No Fault Divorce to become Law
The justice secretary, David Gauke, has announced that ‘no fault’ divorces will become law in England and Wales. This means that divorcing couples who have not been separated for 2 years or more will no longer have to apportion blame or fault in order to apply for a divorce.
At present, the Matrimonial Causes Act 1973 allows divorces to be granted in cases where marriages have irretrievably broken down. That is deemed to have occurred in cases of adultery and where one party to a marriage cannot reasonably be expected to live with the other due to the latter’s unreasonable behaviour. Where there is no such fault, divorces will only be granted after two years of separation with the consent of both parties, two years desertion or after five years if such consent is not forthcoming.
Demands for change have been mounting for some time. This pressure increased exponentially when in 2017, The Court of Appeal called upon Parliament to consider the introduction of ‘no fault’ divorce after dealing with the now infamous Tini Owens' case.
In this case, Ms Owens applied for a divorce following the breakdown of her 37-year marriage. Ms Owens argued that her husband had behaved unreasonably in various ways, including disparaging her in front of her friends and family. However, Ms Owens’ divorce petition was rejected by the judge who found that Ms Owens’ criticisms of her husband’s conduct were exaggerated, flimsy at best and that she could reasonably be expected to continue living with her husband.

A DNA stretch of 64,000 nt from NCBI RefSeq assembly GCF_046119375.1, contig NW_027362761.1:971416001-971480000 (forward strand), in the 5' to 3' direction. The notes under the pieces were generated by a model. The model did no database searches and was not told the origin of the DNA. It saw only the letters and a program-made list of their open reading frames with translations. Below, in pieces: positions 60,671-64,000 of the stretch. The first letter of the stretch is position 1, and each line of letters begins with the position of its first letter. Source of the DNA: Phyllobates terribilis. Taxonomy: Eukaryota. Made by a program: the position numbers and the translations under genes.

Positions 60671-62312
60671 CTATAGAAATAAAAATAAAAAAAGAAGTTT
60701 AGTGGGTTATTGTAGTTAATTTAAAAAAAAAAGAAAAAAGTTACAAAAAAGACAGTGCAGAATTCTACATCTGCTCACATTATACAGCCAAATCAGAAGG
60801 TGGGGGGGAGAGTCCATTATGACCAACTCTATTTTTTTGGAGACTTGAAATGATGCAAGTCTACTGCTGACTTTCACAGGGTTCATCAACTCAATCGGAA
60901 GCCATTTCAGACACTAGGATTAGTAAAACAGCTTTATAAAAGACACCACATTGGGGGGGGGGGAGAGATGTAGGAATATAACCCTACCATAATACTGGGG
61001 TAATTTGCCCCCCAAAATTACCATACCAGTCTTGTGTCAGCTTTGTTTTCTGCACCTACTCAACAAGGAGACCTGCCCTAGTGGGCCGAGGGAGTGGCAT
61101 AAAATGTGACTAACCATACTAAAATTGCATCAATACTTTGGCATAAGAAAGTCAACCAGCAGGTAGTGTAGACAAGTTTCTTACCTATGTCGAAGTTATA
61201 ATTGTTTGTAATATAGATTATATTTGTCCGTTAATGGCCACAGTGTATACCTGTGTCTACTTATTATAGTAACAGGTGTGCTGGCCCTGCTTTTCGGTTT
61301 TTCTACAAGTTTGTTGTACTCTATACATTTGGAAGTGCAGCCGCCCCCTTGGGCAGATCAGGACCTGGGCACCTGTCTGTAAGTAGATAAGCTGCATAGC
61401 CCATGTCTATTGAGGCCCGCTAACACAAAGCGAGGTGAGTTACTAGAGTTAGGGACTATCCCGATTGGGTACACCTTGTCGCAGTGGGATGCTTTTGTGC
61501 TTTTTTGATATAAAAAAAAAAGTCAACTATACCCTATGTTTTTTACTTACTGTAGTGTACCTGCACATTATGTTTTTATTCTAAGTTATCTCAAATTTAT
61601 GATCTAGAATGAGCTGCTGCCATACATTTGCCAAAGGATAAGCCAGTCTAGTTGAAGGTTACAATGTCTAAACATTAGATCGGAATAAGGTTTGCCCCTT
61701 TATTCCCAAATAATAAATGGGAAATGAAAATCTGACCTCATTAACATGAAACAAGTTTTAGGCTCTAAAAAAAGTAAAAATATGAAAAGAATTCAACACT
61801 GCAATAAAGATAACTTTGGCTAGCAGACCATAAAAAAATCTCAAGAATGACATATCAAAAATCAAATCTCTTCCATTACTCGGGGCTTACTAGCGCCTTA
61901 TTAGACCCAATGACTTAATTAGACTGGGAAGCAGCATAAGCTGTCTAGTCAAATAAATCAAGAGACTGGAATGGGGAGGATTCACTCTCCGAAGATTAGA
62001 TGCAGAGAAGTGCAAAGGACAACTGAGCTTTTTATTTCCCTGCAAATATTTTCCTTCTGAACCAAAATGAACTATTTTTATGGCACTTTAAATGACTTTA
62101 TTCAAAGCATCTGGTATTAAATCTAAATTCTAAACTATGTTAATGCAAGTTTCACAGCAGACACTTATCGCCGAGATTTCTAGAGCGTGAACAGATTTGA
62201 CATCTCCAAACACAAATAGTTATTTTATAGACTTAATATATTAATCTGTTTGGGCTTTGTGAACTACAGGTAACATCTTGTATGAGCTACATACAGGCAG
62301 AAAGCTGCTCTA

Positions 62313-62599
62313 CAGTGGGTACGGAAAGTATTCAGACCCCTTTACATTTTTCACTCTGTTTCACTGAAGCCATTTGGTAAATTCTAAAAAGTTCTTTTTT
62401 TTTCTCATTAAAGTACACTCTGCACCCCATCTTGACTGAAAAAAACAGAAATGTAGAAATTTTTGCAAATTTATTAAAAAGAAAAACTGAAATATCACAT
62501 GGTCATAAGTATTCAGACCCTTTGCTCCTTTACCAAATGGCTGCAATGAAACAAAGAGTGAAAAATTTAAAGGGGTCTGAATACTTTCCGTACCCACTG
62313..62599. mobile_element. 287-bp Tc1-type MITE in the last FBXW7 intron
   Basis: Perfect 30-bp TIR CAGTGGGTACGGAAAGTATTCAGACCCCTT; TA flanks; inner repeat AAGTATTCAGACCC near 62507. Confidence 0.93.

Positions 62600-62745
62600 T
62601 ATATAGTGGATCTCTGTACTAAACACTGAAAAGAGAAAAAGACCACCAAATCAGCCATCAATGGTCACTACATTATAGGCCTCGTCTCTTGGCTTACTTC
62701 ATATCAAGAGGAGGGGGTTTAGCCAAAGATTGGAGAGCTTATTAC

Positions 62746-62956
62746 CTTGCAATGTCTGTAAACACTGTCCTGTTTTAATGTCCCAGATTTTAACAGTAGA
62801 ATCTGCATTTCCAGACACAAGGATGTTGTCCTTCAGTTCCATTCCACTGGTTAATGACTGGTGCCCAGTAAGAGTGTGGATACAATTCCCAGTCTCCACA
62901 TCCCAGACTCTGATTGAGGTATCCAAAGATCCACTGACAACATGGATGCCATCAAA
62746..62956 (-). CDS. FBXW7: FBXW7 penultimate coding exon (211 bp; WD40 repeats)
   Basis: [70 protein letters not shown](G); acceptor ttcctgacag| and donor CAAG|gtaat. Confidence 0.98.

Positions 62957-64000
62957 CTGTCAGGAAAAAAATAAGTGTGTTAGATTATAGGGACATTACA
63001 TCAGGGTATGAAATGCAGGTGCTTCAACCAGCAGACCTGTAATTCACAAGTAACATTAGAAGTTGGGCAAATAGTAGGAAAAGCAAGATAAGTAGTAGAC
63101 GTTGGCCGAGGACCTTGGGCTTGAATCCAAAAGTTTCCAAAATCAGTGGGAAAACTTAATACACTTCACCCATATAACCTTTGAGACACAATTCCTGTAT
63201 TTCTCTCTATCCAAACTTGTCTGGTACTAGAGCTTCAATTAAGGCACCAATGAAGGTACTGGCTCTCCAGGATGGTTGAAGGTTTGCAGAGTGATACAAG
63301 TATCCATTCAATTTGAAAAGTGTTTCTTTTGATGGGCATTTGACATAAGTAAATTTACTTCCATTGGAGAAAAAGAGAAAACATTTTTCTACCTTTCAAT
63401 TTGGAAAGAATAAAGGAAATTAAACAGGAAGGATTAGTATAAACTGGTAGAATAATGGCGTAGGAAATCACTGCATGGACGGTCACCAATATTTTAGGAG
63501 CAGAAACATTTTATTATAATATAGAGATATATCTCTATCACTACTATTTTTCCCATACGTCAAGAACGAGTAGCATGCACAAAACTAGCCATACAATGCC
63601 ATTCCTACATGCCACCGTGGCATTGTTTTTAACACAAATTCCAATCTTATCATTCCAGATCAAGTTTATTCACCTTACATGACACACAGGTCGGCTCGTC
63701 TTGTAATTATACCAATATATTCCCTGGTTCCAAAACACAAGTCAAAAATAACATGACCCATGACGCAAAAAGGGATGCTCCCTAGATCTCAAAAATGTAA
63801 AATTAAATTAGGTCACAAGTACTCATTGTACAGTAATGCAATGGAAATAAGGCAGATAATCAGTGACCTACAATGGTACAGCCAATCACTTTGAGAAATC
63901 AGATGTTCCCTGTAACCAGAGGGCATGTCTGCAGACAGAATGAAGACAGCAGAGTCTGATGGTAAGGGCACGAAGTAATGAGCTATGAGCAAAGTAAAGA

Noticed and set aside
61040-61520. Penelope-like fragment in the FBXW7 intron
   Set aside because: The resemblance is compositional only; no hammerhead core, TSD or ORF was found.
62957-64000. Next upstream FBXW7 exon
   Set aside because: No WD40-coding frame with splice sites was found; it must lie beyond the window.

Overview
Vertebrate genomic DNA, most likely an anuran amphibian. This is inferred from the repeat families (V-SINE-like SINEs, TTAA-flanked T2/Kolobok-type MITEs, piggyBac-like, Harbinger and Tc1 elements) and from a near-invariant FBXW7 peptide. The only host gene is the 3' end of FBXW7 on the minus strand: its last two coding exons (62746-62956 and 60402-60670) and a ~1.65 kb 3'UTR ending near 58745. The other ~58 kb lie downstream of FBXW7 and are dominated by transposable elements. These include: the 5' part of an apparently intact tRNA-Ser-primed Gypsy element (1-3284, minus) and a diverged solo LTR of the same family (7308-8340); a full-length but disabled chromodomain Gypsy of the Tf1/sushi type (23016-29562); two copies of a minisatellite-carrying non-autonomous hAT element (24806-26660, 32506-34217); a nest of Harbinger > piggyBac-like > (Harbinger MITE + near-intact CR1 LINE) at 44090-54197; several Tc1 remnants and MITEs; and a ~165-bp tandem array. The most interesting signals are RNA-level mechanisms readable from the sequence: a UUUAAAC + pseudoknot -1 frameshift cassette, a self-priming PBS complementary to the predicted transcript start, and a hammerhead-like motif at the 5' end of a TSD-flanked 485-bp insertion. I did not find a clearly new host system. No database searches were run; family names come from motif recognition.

Left in an untenable position, Ms Owens challenged the ruling of the judge. However, her challenge was rejected by the Court of Appeal who could find no flaw in the Judge’s assessment of the evidence or his approach to the law.
The Court of Appeal reached their conclusion with no enthusiasm. The Court observed that the marriage was clearly over, that Ms Owens had been left in a very unhappy position and that she would be approaching 70 before she would be able to obtain a divorce under the five-year separation rule.
In its judgment, the Court of Appeal questioned whether the time had come for the introduction of a broader category of no fault divorce. It noted that, of almost 114,000 divorce petitions issued in the year to January 2017, only a trivial number – about 0.015 per cent – were actively resisted.
Given that minutely small number of cases, it is hard to see why an insistence on proof of fault remains necessary. Common sense dictates that if a former couple agree that their marriage is over, they should be permitted to apply for a divorce without having to make allegations against each other that invariably create bitterness and acrimony. This is particularly unsatisfactory if the former couple have children and will need to maintain contact and a good relationship moving forwards.
The introduction of no fault divorce has the potential to dramatically reduce the stress, anxiety and emotional turmoil so often associated with apportioning blame when preparing of a divorce petition based on unreasonable behaviour. The forthcoming change will be welcomed by many.
For help or advice on the new rules and how it will impact on your divorce, please contact Emma Gray on 0121 746 3300 or email


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